Navigating the New Tech Landscape

WinQ62HwEag1dhMV5PanD8

Visibility, data connectivity and forecasting are crucial to staying afloat in today’s climate, and leveraging new technology is becoming more and more crucial to achieving those goals. From RPA to AI and ML, the alphabet soup is confusing but increasingly important to treasury’s daily life. Master the fundamentals of these technologies and how they can empower your treasury team to unlock efficiency and access accurate information.

Ky: All right. Hello and welcome to today’s webinar on navigating the new tech landscape! This is Ky from Strategic Treasurer. And I’m glad you could join us for the second webinar in the Digital Transformation Strategy series. Before I introduce today’s speakers, I have just a few quick announcements. The Zoom platform allows for several different ways to interact today. One is a chat available by using the chat box icon on your toolbar. So you can post comments and/or questions viewable by all attendees. If you’d like to ask your question to just the presenters, please use the Q&A icon on the toolbar. This is a full-hour presentation. And we encourage you to ask your questions at any time during the presentation, and we’ll try to get to as many as we can. If we can’t get to all the questions, someone from our team will follow up with you. There will also be a couple of polling questions throughout today’s webinar that you’ll be able to select your response from a list of multiple choices. If you are viewing on multiple screens today, the poll question might appear on a different screen than the presentation. There’s also an added step in this platform that’s different from our past polling questions. You will need to hit the “Submit” button to have your response recorded. All right, our presenters today are Joseph Drambarean, Chief Technology Officer at Trovata, and Craig Jeffery, Founder and Managing Partner at Strategic Treasurer. Welcome, Craig and Joseph! I’ll now turn the presentation over to you.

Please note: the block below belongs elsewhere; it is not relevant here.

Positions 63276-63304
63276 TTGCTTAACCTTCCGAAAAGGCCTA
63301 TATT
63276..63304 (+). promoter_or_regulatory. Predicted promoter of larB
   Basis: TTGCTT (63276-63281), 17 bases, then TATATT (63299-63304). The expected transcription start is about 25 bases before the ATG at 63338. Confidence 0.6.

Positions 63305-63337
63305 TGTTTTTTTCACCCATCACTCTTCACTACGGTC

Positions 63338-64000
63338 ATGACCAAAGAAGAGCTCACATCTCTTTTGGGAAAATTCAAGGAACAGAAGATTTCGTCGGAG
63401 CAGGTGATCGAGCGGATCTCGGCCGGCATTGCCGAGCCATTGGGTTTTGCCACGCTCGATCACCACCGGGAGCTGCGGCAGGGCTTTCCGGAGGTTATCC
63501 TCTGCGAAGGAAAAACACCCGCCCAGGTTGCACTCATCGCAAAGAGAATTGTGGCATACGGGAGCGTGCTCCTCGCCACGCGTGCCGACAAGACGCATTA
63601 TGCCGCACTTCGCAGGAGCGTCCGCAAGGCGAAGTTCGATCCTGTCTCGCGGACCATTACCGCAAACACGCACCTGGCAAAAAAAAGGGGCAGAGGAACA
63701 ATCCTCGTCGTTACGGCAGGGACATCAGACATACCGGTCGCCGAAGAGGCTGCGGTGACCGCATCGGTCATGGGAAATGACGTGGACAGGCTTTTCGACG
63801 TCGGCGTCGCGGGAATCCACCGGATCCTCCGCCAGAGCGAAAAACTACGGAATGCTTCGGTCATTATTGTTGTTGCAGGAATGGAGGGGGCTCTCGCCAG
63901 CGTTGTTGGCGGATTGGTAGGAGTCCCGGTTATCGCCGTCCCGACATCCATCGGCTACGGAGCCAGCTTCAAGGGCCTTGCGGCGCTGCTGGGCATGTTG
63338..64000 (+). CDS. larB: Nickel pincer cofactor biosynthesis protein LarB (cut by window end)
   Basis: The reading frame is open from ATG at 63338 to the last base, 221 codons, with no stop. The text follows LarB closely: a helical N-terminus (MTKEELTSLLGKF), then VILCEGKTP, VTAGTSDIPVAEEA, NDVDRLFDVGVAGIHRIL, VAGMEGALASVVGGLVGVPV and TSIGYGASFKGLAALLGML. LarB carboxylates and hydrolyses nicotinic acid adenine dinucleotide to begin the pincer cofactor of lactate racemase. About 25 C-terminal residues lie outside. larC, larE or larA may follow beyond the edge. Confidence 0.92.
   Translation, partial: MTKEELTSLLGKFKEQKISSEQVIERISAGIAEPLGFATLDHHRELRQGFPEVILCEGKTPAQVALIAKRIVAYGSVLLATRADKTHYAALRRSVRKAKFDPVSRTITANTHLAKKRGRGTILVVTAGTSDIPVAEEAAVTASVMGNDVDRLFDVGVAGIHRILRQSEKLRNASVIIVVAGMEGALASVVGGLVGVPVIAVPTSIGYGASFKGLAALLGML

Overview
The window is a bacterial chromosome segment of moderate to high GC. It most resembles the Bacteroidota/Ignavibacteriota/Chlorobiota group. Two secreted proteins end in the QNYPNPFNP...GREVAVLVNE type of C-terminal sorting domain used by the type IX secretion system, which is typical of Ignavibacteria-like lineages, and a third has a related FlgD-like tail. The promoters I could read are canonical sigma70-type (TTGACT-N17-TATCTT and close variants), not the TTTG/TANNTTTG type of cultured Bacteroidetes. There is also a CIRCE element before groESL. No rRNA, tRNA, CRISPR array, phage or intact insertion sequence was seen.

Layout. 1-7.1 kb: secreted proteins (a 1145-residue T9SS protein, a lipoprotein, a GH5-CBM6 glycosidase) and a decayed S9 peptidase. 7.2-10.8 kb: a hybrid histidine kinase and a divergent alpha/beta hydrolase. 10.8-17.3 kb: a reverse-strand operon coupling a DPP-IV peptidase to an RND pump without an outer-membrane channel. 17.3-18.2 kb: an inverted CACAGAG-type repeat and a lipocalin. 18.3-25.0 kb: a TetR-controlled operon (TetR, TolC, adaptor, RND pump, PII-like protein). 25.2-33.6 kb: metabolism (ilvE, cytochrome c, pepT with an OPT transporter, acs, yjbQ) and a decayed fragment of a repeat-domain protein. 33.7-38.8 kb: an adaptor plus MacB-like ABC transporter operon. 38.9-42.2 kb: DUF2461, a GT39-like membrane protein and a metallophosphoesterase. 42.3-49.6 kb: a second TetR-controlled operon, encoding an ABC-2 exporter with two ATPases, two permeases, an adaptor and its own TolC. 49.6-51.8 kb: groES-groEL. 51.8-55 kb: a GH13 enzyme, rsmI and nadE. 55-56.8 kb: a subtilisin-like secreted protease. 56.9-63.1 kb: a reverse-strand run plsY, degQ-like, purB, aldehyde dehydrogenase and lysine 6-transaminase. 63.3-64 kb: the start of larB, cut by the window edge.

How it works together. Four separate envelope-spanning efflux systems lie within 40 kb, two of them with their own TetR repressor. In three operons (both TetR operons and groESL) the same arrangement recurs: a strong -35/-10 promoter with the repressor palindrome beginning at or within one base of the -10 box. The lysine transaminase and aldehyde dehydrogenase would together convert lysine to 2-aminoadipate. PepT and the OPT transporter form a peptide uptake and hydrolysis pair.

Craig Jeffery: Thank you, Ky! Welcome, everyone! I’m glad you could join us for today’s webinar. I wanna say hello to Joseph. I’m glad to be talking about technology with the chief technology officer. Welcome, Joseph!

Joseph Drambarean: Yeah, thank you so much! I’m really excited about our conversation today. We’re gonna cover so many topics.

Craig Jeffery: Yeah, but it should be excellent. And Ky gave you, everybody, a lot of info about how we can stay connected on today’s session. So those chat boxes make perfect sense for questions as well as the Q&A. I’m certainly open to being connected on LinkedIn if you’d like to connect that way. And there are other ways we can stay connected separately as well. We’ll drop those into the chat box throughout the session.

So let’s get started with today’s overview. So this is our agenda. We’re gonna talk through these sections roughly in this pattern. So data history is the idea of what’s been changing with data, how rich is it, how much is there, and how that has impacted technology generally, but also how this evolution and revolution of data is impacting treasury.